I wanted the JOCL Convolution to be a BufferedImageOp, just test (or demonstrate) that tasks can be replaced by their OpenCL equivalents without modifying much of the remaining code. Once you anticipate the processes and workflow of OpenCL, you may save some time. For example, it could be possible to pull much of the setup (createBuffer, setKernelArg and releaseMemObject) out of the “filter” method, so that it only contains the kernel call, or maybe the writeBuffer-enqueueKernel-readBuffer sequence.

Another important point is that the actual convolution kernel is trivial, and thus far (!) from optimal. There are sophisticated mechanisms for optimizing this. One could be to use Images instead of buffers. They are cached, and could dramatically speed up the whole thing. But for quite a while, Images had not been supported by all OpenCL implementations. Recently, Image support became part of the most important implementations, and I already considered to update the convolution example to use images, but this has not yet reached the top of my TODO-list :wink: Other strategies, like local memory, could also be worth a try, not to mention the really sophisticated ones like the separable convolution or even an FFT-based approach based on the AMD OpenCL FFT library, which would be much faster for large kernels.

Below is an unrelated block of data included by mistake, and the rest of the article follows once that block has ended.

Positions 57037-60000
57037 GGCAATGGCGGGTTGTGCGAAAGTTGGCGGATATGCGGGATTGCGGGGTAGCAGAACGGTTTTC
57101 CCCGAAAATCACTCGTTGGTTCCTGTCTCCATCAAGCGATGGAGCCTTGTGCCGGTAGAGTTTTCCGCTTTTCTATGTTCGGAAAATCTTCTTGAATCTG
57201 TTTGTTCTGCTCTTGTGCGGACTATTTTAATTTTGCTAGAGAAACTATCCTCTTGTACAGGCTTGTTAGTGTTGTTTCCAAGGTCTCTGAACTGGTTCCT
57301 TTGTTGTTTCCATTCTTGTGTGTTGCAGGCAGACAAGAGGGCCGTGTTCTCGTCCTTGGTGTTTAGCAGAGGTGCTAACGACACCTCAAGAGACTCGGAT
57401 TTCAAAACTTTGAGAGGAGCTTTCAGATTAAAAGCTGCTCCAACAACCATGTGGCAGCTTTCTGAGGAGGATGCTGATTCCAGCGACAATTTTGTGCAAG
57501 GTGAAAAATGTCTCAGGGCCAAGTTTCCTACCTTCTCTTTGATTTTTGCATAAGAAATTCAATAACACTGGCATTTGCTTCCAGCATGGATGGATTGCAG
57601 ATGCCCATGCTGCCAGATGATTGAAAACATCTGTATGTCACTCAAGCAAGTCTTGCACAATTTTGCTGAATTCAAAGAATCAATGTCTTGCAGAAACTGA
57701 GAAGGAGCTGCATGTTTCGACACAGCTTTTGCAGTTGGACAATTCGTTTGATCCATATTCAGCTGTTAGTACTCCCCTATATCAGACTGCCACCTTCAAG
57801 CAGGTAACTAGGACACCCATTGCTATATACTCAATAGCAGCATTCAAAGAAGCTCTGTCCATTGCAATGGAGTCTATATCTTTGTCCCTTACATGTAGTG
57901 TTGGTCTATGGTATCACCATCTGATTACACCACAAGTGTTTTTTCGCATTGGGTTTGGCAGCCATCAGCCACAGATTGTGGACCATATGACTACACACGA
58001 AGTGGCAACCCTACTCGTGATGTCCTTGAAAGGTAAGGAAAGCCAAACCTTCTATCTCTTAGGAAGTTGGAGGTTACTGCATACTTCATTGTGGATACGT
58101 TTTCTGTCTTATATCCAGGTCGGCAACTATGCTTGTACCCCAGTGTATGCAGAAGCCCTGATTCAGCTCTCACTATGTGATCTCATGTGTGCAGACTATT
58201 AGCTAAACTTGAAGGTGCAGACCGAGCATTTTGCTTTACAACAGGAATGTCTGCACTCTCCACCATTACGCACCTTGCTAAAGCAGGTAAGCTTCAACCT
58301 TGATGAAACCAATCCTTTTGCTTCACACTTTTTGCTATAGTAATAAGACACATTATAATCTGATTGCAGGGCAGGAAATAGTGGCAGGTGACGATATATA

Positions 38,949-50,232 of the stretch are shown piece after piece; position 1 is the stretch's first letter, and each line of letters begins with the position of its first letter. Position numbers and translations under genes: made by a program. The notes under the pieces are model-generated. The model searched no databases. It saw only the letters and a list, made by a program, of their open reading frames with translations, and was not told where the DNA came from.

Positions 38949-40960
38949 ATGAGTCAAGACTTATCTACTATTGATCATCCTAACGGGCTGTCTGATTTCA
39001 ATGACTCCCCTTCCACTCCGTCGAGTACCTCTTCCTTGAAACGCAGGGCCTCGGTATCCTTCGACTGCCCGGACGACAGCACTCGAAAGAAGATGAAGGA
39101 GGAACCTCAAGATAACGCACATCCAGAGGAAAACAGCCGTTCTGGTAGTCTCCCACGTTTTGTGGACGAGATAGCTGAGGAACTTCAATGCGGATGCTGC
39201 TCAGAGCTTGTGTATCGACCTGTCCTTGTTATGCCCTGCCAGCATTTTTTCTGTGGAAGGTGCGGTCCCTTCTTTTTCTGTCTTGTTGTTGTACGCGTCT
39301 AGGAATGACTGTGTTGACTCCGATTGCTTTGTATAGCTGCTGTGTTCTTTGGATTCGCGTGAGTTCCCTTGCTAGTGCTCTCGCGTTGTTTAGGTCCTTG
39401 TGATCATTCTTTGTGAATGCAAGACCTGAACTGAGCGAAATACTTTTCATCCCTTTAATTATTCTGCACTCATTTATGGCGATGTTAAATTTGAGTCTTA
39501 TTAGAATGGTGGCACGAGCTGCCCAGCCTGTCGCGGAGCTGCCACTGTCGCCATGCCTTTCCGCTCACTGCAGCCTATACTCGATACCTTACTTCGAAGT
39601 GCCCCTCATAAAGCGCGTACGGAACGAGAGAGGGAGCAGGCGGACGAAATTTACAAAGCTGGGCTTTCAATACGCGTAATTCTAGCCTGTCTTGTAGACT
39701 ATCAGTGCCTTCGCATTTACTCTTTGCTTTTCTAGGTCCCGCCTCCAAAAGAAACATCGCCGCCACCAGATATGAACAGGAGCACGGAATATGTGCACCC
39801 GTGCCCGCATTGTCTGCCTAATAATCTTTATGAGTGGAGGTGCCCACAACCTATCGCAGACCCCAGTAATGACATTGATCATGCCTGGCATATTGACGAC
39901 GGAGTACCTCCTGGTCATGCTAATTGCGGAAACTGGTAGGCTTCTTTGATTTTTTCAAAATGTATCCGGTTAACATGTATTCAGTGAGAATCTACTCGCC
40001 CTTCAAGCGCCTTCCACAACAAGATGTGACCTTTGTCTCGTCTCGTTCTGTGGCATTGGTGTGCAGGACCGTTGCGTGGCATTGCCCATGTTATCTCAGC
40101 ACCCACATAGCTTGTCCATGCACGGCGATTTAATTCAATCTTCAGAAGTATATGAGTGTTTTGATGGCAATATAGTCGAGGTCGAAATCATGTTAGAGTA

By the way, the timer you used may not to be very precise. The duration for most operations may be small, maybe only a few microseconds, but not 0.0. Are you using System.nanoTime() internally?

Finally, the clEnqueueBarrier does not wait for the kernel to be completed. It just acts as a barrier, and I think it only makes sense when the out-of-order execution mode is enabled. To wait for the queued commands to be completed, use
clFinish(commandQueue);
instead.

I’ll try to allocate some time for updating the example to use Images and see how fast it can get with reasonable efforts, but I can not give a precise date when this will be possible.

bye
Marco


#3

Hi,